31 South Fork Road, Marshall NC 28753
Year Built: early 1900s
Historic Owners: George W. Wild, Claude Wild, Donald and Geraldine Wild
The George and Laura Wild barn and silo represent uncommon innovations of the late 19th and early 20th centuries. Born on Big Pine Creek in 1861, George Washington Wild later demonstrated the expert farming and business acumen of his father Jacob, operating a dairy and tobacco farm, a sawmill, grist mill, post office, blacksmith shop, and store. In 1919 Wild was elected to serve in the NC General Assembly, during which time he introduced a law to require fencing of livestock in order to end the tradition of livestock ranging free. He also had the first electricity in the valley, generated first by a kerosene engine, then by an overshot water wheel. The wooden silo, damaged by wind in early 2015, was the first silo on Big Pine Creek, and is the only wooden silo to survive in Madison County. This large barn measures 52 feet by 58 feet and has an unusual 3-sloped gambrel roof, taking advantage of the newly introduced metal roofing. Hidden within the rectangular barn is an octagon-shaped structure that forms eight animal stalls, coming together in the center to allow hay to be pitched into all eight stalls from a central hay chute in the hay loft above. G. W. Wild’s grandson Don later related the story of the origin of this unique barn design: a traveling salesman, or “drummer”, from Tennessee sold Wild a set of blueprints for the barn design, an unheard-of innovation for these remote mountains. The large loft was later adapted to air-cure burley tobacco.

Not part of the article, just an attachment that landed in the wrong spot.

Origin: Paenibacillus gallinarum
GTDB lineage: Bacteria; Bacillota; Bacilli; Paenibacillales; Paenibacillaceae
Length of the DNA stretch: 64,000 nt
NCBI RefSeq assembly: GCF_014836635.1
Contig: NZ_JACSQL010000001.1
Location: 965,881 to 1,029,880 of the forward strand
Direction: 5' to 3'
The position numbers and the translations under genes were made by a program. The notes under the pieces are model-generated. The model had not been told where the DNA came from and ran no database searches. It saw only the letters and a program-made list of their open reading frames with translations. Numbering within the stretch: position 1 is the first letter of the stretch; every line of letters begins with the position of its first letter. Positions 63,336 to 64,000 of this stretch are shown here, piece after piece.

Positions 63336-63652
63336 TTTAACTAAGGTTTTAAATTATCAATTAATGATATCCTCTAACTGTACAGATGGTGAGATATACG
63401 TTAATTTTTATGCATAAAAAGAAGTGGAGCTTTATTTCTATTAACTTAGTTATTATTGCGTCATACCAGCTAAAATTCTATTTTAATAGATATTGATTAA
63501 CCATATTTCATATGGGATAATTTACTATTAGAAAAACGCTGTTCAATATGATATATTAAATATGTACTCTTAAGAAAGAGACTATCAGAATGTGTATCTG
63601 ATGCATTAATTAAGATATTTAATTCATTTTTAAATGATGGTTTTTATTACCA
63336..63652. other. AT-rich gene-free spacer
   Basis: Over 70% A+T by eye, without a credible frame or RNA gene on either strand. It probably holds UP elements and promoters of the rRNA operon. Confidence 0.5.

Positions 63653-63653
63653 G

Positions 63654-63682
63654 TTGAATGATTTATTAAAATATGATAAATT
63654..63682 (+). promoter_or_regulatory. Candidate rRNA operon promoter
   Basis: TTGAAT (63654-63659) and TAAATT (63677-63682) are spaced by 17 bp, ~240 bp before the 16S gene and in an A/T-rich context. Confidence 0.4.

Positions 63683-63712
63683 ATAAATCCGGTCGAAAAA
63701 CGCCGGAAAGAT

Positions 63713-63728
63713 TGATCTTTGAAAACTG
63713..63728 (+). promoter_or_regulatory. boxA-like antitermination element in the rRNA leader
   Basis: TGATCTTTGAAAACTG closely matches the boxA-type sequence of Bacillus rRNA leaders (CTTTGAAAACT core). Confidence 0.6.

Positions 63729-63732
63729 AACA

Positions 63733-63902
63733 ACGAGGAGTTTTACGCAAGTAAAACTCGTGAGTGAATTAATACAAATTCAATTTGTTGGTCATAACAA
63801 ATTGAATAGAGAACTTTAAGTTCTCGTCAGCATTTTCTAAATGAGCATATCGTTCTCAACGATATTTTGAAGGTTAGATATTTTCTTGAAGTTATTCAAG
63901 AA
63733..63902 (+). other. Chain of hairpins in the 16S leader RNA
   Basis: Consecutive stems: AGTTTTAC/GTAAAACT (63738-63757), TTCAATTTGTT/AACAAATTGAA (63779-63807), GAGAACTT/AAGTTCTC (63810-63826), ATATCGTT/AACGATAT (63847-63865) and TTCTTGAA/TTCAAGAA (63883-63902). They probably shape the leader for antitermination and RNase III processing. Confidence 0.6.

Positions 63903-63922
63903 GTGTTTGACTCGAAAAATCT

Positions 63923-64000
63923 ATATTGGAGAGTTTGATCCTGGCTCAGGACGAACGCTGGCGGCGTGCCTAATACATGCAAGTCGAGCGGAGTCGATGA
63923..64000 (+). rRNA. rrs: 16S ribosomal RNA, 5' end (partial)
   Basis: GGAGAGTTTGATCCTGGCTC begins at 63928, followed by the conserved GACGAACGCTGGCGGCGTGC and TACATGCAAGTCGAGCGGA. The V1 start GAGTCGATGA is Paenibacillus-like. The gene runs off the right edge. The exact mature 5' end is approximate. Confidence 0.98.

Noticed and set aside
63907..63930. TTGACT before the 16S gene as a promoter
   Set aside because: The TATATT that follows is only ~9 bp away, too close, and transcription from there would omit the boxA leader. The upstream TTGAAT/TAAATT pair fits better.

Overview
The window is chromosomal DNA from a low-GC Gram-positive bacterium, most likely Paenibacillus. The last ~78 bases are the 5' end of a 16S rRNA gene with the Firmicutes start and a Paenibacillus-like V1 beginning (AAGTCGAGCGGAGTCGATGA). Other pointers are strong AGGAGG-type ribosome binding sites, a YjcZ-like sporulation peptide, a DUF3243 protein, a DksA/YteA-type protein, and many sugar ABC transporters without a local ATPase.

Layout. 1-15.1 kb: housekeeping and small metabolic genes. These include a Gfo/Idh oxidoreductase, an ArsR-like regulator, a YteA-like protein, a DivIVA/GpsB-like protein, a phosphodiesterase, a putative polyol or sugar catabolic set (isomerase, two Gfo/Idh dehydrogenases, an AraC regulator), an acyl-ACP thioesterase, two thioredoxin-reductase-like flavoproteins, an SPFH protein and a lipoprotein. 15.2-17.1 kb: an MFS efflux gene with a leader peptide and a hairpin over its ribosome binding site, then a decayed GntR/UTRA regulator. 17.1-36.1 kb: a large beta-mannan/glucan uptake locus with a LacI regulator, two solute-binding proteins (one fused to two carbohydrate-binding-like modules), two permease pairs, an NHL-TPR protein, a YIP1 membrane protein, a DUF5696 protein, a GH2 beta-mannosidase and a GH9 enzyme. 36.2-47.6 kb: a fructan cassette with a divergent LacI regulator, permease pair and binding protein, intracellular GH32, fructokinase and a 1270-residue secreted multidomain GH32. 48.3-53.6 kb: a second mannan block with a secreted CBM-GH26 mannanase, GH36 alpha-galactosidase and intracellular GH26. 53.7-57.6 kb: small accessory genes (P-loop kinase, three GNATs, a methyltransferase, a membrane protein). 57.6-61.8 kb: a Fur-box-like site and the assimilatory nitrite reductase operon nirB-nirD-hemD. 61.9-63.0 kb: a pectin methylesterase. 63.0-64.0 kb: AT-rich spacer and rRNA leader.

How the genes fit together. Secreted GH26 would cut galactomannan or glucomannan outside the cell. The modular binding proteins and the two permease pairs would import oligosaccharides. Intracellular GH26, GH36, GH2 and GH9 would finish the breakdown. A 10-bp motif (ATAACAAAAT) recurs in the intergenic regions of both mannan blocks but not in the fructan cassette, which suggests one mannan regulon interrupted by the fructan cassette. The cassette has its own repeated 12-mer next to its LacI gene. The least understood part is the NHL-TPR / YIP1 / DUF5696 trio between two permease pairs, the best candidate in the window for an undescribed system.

Historic Use: livestock and dairy, burley tobacco
Type of Construction: Post and Beam, Sawn lumber, and Stud Frame
Siding Materials: Milled Boards and Lattice
Roof Shape: Gambrel
Roofing Materials: 5-V metal
Roof Framing: Milled rafters and Gambrel roof with post & beam support
Foundation: Dry-Laid Stone
Species of Wood: Chestnut and Various Other
Hinges: Wrought Iron and Commercial Metal
Fasteners: Wire nails
stall doors have varying latch types.
The interior may have the remains of a grain thrashing floor.
This is the only barn in Madison County found to date with a wood round silo.
Note: the silo was severely damaged by wind in the spring of 2015
Outbuildings: the remains of a spring house is behind the barn.
NOTE: The information above is an abridged list. For the full unabridged list (complete details), please download the PDF of the Data Form above.
NOTE: These photographs are meant to illustrate various features and construction elements of this barn.